The trail's steep climbs give way to gentle meanders along undulating ridges. We dip down into valleys where streams have been reduced to a trickle this dry summer. We walk under the trees, thankfully shaded from the burning sun. Visibility is restricted to that point where the green leaves and grey bark merge into a flat curtain of colour, a wall that moves closer as the undergrowth thickens and recedes where the trees grow larger. The odd lookout reveals the hills fading away in the haze, each a paler form than the one before, all softened by the unbroken forest that stretches to the horizon. It is unlike anything it's possible to see in Britain.

We get to the top of Glastenbury Mountain on our second day. It is the first mountain Camille has ever climbed and we celebrate by eating lunch up the fire watchtower on its peak. A blessed breeze and 360 degree views are a wonderful reward, fresh cold spring water in our bottles.


As we go the odd through hiker overtakes us, people going end to end, toughened by months of walking and accustomed to travelling up to 30 miles a day. We are not the fastest walkers on the trail, but we are, perhaps, the people with the heaviest packs. At the shelter we camp by on our second night another hiker exclaims “Are those fresh vegetables?” in amazement, and an older walker patiently explains to him “They ain't doin it how we do it” pauses, and then adds “I like that.” Thanks old man.

We're carrying almost 4 litres of water each, fresh food for 4 days and scraped together camping equipment; a normal sauce pan, cheap tent, heavy mat. In all, my pack weighs over 45 pounds. The through hikers packs are half that; sometimes less. They eat dried food, fill water at every stream to cut down on weight and spend each night in a shelter where you only need a sleeping bag. We are taught the mantra 'every ounce counts' as they marvel at our loads.


We'd planned to hitch into a town and re-provision on day three. The map clearly shows a road that intersects the trail 23 miles from where we'd joined it, the first sign of human life this stretch of the trail acknowledges. It had been beautiful and rewarding, but the walking hadn't been easy - there were blisters, sore shoulders and uncomfortable bruises – the aches and pains of bodies not accustomed to whole days in the woods putting foot in front of foot. So, in light rain, we pushed on for the road, putting aside the tenderness of our heels and fantasising aloud about getting a pizza and grabbing a shower. This trip into a town became a motivator, a goal, and a fixation.

The problem is the road isn't a road. More of a gravelled logging track. With a distinct lack of traffic.

The point at which the trail crossed the track was the site for what became known as 'The Big One'. The first and only moment of cross words between us. I will be frank: things were said that shouldn't have been said. Things that might take a little time to be forgotten. Some of the words used, to give you a sense of the occasion, were 'idiot', 'stupid map', 'Into the Wild', 'over-reaction', 'Machiavellian', 'poisonous berries', and 'don't blame me'.

As the rain set in more intently, it became obvious we were going to have to cross Stratton Mountain and go another 17 miles before we would find solace and comfort outside what we carried on us, outside what we had in our packs and in our hearts.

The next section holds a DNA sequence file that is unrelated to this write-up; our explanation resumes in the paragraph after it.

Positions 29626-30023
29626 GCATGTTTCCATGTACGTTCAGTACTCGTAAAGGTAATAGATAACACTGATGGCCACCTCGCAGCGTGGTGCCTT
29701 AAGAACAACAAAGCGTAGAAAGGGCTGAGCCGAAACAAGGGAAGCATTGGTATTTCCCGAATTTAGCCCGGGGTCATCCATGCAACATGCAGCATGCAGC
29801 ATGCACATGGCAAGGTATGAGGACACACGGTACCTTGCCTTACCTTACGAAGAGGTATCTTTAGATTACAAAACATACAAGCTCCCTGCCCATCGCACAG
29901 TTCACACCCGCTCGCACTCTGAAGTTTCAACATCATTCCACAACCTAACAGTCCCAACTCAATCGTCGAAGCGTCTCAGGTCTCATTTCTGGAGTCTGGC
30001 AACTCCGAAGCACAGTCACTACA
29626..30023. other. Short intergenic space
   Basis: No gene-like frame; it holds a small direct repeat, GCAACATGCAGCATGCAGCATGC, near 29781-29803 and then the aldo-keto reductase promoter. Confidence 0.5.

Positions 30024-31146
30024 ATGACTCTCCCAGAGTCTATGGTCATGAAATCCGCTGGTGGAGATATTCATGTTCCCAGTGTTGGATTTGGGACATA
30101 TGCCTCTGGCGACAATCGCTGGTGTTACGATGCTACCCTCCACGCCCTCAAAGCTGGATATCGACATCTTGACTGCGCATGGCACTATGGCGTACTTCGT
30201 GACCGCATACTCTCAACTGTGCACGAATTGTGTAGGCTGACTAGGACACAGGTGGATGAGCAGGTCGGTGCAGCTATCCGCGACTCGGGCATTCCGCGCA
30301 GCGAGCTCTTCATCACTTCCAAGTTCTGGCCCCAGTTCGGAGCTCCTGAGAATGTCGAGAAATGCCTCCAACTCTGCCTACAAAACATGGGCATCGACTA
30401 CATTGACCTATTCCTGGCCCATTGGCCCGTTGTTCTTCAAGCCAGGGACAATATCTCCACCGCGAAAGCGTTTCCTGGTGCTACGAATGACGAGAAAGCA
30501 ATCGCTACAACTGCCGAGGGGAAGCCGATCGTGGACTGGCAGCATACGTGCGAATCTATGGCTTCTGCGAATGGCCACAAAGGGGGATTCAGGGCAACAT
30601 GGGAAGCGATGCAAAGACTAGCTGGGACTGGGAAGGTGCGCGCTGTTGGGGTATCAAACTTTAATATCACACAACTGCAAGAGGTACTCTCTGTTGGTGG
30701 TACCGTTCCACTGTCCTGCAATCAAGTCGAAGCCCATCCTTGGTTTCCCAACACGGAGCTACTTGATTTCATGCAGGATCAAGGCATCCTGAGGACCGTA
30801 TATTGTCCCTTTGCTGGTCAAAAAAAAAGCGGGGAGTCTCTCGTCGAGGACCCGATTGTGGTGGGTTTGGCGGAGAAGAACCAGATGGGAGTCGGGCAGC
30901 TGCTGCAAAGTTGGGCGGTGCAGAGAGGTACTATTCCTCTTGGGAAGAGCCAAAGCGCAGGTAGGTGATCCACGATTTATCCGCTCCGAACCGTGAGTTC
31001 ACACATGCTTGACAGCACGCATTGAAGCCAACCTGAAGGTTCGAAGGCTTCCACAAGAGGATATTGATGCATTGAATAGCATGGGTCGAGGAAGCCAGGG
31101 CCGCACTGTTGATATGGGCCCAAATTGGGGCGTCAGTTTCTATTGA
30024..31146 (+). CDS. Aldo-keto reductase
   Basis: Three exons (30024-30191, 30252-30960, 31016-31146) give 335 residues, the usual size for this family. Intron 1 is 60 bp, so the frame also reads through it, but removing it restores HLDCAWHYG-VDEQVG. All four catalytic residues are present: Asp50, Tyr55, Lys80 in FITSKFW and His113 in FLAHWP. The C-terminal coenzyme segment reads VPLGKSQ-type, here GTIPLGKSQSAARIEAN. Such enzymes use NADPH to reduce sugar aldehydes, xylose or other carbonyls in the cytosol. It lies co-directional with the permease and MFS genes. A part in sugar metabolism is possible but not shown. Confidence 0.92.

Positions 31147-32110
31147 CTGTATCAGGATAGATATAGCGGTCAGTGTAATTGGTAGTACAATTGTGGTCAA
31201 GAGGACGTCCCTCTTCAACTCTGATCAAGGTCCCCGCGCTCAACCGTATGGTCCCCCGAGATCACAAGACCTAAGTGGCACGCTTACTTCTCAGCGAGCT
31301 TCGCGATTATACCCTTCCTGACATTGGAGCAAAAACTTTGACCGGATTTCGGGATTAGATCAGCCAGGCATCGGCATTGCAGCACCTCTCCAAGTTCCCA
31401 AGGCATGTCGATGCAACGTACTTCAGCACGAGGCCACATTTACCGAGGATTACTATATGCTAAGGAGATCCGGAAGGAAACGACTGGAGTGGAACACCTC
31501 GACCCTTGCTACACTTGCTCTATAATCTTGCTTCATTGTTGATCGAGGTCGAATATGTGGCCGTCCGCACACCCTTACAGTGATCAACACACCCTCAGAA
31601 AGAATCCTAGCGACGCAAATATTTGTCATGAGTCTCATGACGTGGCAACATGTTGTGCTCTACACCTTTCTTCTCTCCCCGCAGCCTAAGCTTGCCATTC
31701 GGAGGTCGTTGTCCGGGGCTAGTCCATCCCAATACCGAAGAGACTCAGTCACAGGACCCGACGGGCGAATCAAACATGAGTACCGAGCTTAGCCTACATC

In the rain splashed forest, the tent surpassed our expectations. We woke to see a blue sky and find our bags had stayed dry. Hardened by three days on the trail we pulled on our boots, resolute in our decision to continue. We ascended Stratton Mountain, almost a thousand feet taller than Glastenbury Mountain, before lunch. We washed our clothes and bodies in a stream, swam in a pristine lake and clocked our longest days hiking at about 12 miles.


And that night, we got our trail names. For a while it had been confusing me that people signed the guestbooks in each shelter with names like 'Lazer' and 'Caveman' rather than Sarah or Jim. When we settled down for the night at the William B Douglas shelter along with three other hikers, it was explained to us that on starting the trail you take a name that stays with you the whole route. Other walkers come to know you by it; it is your hiking identity.

We were invited to choose our names. My initial suggestion of 'Killer' didn't quite get the laugh I was hoping. It went down like a lead balloon out here in the middle of nowhere with people we hardly knew. So instead we became C-Bomb and K-Unit. Yes, you heard it here first. We rocked it. What was amazing was that the others started to call us by them straight away, although I didn't always remember to respond.

The next day was our last on the trail. We sloped the few miles down the hill towards Manchester, caught a ride into town and almost before we knew it were back in civilisation.

Fed, watered and restored, we took stock. We decided to expand our horizons, to hire a car. We went on a road trip. That's about as American as you can get, innit?


From the Green Mountains of Vermont we headed to the White Mountains of New Hampshire, wasting no opportunity en route to stop at a diner. Beautiful lakes dot the hills and crisp streams tumble over little falls. We stopped and swam often, the water sharp but not too cold, the air perfect for drying off. As you climb, the deciduous trees give way to evergreens and finally on the high Presidential range the trees cede to rocky outcrops, moss and grasses.